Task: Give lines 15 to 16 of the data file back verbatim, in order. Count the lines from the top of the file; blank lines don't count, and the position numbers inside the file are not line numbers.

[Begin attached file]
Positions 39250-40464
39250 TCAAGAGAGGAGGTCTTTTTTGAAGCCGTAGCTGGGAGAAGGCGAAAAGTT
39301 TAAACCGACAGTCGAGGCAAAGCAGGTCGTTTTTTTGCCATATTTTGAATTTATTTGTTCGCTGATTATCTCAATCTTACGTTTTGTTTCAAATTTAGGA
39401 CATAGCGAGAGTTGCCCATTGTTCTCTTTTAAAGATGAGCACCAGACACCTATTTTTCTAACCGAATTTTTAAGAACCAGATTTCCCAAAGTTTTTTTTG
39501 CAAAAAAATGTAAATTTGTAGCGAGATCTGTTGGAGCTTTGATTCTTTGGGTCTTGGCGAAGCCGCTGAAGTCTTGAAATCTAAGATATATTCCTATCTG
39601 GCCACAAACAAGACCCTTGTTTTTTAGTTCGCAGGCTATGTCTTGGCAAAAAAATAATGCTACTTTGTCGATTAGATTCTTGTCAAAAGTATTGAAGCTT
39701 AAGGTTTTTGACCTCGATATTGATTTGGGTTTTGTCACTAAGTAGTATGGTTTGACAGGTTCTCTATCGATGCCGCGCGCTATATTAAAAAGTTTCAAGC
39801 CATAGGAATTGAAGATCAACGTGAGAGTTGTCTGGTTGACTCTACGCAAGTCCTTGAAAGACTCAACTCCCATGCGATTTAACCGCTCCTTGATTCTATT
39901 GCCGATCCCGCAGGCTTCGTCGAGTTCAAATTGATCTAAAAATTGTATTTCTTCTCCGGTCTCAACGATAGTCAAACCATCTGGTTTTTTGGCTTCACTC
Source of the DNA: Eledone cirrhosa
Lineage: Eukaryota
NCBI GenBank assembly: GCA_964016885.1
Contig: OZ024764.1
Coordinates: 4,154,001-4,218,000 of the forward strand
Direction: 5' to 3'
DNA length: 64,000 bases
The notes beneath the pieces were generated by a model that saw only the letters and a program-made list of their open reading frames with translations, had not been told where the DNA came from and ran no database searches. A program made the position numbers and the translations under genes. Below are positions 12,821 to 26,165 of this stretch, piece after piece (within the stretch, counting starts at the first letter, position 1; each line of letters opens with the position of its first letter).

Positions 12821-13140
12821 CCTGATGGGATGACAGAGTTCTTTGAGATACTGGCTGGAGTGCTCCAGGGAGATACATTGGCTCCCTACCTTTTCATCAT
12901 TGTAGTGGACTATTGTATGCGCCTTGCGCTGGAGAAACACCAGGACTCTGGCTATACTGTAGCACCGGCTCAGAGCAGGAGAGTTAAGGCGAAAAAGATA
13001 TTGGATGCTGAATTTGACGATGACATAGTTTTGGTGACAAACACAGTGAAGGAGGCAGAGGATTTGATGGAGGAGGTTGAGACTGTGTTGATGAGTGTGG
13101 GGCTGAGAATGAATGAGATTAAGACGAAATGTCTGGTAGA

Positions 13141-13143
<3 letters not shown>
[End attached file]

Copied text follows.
Direction: 5' to 3'
DNA length: 64,000 bases